Aragón Cycling Climbs

Climb Town Altitude (m) Length (km) Gradient (%) Difficulty Rating
Baños de Benasque Benasque 1750 13.3 6.3 397 ****
Baños de Panticosa Panticosa 1639 10.2 5 360 ****
Col de Portalet Biescas 1794 27.2 3.4 521 ****
Cotefablo Biescas 1423 13.8 4 327 ****
Cotefablo Broto 1423 12.8 4.1 287 ****
Javalambre Puebla de Valverde 1850 22.2 3.3 342 ***
Moncayo Tarazona 1565 24.4 4.5 522 ***
Moncayo Vera de Moncayo 1565 24.6 3.7 376 ***
Serrablo Boltaña 1289 13.4 5.1 445 ***
Somport Jaca 1640 28.2 2.9 352 **
Valdelinares Mora de Rubielos 1984 27.4 3.5 622 ***


The most well known climbs in Aragón come in the very north and the very south of the region. The most challenging cycling routes are in the province of Huesca where the highest peaks in the entire Pyrenees range are found. The climbs in Aragón are generally long and gentle. Gradients in excess of 10% are relatively rare, but routes over 20km long are relatively common.


The most spectacular scenery is, without doubt in the Pyrenees close the border with France. Several climbs are centered around the town of Biescas, which is home to picturesque lakes with high peaks in the background. The Ordesa National Park is another spectacular area, although there are very few roads which actually go into the park itself.

Away from the Pyrenees - in the provinces of Zaragoza and Teruel - the scenery is quite barren and is very much an acquired taste. The hills are rolling and you can ride for a long way without seeing much in the way of life.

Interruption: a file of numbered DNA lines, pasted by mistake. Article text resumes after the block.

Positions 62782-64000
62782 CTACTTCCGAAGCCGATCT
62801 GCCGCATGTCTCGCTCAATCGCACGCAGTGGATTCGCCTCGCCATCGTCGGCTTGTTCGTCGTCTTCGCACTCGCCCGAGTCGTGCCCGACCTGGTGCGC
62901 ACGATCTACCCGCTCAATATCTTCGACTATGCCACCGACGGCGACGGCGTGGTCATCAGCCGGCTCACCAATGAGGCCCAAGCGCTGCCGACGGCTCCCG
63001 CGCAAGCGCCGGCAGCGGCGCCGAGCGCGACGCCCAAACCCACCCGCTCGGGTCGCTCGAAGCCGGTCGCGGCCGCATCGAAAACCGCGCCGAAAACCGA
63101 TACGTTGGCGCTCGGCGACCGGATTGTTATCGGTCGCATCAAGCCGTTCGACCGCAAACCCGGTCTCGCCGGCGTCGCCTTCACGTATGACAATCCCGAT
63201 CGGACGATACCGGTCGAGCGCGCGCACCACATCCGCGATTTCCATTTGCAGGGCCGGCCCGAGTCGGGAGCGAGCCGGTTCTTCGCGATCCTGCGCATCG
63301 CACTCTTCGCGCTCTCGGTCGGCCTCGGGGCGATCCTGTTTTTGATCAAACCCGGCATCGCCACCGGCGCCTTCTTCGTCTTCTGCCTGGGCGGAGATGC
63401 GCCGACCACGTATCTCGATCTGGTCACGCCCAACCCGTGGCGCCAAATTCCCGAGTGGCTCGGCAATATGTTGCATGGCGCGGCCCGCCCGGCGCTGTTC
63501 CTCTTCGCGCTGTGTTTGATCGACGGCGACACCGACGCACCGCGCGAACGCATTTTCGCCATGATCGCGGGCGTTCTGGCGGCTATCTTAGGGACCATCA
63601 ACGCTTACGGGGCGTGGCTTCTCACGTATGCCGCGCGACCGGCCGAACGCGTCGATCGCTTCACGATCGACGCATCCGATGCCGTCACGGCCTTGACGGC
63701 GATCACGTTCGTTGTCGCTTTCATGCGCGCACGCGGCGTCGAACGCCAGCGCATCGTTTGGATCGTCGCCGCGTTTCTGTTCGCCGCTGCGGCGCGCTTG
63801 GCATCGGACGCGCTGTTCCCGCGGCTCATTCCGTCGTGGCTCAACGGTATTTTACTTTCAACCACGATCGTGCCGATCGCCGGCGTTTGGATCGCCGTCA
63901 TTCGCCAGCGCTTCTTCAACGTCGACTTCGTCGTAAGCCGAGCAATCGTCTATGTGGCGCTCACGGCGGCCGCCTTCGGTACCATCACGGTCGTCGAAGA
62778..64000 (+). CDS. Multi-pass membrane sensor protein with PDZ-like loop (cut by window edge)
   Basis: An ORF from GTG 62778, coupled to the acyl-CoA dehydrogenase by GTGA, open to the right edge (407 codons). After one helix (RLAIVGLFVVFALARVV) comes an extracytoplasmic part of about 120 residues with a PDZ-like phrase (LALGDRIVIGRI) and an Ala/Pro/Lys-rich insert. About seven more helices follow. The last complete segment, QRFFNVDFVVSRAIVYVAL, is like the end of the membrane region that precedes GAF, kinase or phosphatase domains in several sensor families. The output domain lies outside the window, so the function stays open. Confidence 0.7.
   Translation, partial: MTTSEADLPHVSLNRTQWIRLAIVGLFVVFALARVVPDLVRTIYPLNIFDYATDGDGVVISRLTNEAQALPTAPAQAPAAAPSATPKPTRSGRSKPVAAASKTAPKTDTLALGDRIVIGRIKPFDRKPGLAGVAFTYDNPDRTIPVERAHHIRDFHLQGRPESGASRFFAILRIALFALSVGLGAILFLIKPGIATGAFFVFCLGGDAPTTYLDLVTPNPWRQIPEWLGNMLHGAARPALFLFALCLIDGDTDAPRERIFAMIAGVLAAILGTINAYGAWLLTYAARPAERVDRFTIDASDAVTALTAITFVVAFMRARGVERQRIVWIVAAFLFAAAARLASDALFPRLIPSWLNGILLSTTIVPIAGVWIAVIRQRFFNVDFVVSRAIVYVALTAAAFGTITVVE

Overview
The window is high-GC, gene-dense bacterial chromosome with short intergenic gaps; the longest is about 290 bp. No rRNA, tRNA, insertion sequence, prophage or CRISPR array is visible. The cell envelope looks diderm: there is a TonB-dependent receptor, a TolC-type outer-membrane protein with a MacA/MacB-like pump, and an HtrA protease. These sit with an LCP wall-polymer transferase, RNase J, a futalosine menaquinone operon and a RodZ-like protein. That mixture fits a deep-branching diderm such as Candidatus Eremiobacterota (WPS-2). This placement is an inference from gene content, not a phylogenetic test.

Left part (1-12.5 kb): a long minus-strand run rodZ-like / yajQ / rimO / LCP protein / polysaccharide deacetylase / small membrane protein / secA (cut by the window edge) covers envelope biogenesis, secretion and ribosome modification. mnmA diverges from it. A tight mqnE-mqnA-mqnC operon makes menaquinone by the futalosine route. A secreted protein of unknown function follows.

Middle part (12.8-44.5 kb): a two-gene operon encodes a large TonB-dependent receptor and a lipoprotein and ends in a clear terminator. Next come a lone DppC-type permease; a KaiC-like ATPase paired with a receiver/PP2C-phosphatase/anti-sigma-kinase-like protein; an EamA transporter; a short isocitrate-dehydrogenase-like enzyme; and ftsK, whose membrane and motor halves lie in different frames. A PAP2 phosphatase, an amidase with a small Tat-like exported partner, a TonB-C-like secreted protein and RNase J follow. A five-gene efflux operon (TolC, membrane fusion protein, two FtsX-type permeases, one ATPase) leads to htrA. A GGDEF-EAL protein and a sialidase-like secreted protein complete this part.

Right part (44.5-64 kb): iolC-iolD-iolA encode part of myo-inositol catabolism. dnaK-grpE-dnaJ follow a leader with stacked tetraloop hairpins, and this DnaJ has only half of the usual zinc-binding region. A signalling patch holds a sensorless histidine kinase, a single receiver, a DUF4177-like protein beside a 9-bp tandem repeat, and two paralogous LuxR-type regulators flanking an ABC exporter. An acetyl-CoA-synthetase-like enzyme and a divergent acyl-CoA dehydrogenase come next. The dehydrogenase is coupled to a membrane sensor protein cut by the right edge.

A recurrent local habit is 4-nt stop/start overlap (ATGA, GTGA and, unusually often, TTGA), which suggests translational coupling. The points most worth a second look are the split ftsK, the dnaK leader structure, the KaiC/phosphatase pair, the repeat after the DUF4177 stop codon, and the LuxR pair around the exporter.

The road surfaces vary throughout the region. Generally they are good, particularly around the Pyrenees and on the climbs to ski resorts. In very rural areas they can be poor and riddled with pot holes.

There is little traffic in much of the region. One exception to this is the city of Zaragoza and the towns nearby - roads here are often crowded and not so enjoyable for cycling. However, there are few climbs around here anyway. The Pyrenees can get crowded in summer - and the busy N-260 and N-240 routes should certainly be avoided. The Somport and Bielsa border crossings are also busy and have long tunnels so are unsuitable for cycling.

Getting There

Aragón is not the easiest part of Spain to get to - particularly the more appealing northern part. Zaragoza has a growing airport which now has some international flights - but it is necessary to then transfer quite a long way to the Pyrenees. Train in the region are often small and have very limited space for bikes in peak season.

The southern part of the region is most easily reached from the city of Valencia.


Much of Aragón has weather typical of the Spanish meseta. Winters tend to be cold and windy (very windy if the cierzo is blowing), while summers can be baking hot. Spring and autumn are the most enjoyable seasons for riding in much of the region; although summer is the best for the Pyrenees. Rain is uncommon throughout the year.


We don't currently run any tours to Aragon. If you would be interested in customizing an itinerary to include this climb, please contact us.